Wildcats and Dragon Teeth
|Wildcats and Dragon Teeth|
|Previous||The Bright Flame of the World's Glory|
|Source||Wildcats and Dragon Teeth|
“The sharpest bite comes from hidden teeth.”
He was as the young wildcat that had once stood in her path and hissed at her horse. It had been on a narrow mountain path, the last time she rode from Castle Agasha to Otosan Uchi. Although the cat snarled, its golden fur bristling, her horse had demonstrated the quality of its training by walking on. The cat bolted, disappearing down the mountain rather than be trampled. So it would likely be now.
Agasha Sumiko’s opponent watched her every move, a fierce intensity to his gaze that would have had her punish him for his defiance, were he any other student. She stood before him without her armor and wielding only a pair of wooden bokken, but she moved as she would have on a battlefield: her stance relaxed, the practice weapons extensions of her limbs. She demonstrated again the exercises from niten, her movements elegant and fluid. She clacked the swords together in a cross above her head, swept them down and thrust with the longer bokken, the shorter sword arcing under to disable her invisible foe. Then another clack, another move, another clack, and on went the rhythm of the dance.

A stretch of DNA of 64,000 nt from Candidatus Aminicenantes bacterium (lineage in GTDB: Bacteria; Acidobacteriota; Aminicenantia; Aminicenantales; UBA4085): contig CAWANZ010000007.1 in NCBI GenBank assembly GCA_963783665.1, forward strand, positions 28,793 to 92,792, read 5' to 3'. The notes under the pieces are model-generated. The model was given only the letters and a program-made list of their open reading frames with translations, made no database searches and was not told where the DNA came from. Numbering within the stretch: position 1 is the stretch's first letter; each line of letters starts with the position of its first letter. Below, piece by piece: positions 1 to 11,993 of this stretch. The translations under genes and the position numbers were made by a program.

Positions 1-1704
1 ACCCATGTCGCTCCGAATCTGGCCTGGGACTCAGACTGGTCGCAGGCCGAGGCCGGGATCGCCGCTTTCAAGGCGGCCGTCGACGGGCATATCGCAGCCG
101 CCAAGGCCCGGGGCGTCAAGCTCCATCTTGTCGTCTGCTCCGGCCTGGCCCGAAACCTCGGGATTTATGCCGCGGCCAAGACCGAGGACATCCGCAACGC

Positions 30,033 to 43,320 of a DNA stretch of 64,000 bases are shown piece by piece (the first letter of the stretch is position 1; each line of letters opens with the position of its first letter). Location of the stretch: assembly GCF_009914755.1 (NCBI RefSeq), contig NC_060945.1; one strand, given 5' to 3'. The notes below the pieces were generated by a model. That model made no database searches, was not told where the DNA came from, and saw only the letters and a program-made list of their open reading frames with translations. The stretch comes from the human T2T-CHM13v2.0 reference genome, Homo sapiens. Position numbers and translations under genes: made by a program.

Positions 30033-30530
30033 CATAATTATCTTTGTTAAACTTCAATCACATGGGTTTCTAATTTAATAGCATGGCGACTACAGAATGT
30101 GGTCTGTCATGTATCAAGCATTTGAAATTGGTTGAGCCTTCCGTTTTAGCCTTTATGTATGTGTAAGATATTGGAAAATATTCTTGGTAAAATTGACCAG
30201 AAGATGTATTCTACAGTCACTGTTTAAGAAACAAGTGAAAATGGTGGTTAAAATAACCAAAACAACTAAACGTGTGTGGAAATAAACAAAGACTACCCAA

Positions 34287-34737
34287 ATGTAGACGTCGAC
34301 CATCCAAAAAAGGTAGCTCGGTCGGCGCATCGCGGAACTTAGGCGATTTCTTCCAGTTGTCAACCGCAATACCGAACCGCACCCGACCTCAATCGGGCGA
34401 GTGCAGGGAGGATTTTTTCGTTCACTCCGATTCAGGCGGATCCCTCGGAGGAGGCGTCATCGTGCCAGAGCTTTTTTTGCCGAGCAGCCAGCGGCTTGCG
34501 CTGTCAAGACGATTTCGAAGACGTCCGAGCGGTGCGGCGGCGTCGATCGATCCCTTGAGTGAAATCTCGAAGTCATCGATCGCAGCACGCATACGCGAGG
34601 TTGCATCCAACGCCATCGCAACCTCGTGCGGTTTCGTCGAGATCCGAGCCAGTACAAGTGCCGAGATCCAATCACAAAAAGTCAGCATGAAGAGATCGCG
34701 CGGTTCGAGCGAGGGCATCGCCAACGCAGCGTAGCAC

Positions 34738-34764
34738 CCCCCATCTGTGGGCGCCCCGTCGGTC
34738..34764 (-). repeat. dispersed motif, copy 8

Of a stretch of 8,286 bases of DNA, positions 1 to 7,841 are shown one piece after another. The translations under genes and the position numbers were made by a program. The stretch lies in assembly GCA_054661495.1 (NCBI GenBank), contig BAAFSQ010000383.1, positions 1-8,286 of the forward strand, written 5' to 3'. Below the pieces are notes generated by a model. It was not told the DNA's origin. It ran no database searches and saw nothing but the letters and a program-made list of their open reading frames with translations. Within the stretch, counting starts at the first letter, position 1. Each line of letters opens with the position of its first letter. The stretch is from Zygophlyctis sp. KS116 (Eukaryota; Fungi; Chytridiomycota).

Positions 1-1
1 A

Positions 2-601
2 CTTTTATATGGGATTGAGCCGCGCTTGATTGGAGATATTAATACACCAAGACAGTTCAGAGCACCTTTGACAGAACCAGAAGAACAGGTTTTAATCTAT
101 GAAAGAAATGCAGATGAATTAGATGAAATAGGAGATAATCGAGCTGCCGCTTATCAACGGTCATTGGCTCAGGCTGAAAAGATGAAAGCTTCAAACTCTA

Hantei Sotorii had not yet found his rhythm. He mimicked the thrust, sweep, the dull thud of wood on wood. Yet there was no intent in the prince’s movements despite the grim determination in his eyes. He was an imperfect reflection: all the forms were there, but there was no flow, no unifying grace. While Sumiko handled the bokken with the respect she would her own weapons, the prince gripped them tight as though to punish them.
Dissatisfied with his performance, she began to demonstrate again.
“Enough!” the prince shouted, and she ceased at once, bowing low to her student.
“You did well, Your Highness,” she told him. “To master the two-sword style takes many years. I will gladly guide you in your pursuit of the art.”
“As you wish, Your Highness,” she replied.
Attendants stepped forward to offer the prince water, for his face was red. They did not offer such courtesy to Sumiko, the Ruby Champion, but she had been teaching the way of the sword since before the young prince was born, and it took more than a few drills to wind her.
“We must duel with katana, like real warriors,” the prince exclaimed suddenly. “I have invited those present to witness my training. Let us give them something worth watching!”
He lacks patience. He did not excel on his first try, so he means to compensate and succeed elsewhere instead. “If that is your desire, Your Highness,” she said, relinquishing her bokken to the prince’s attendants.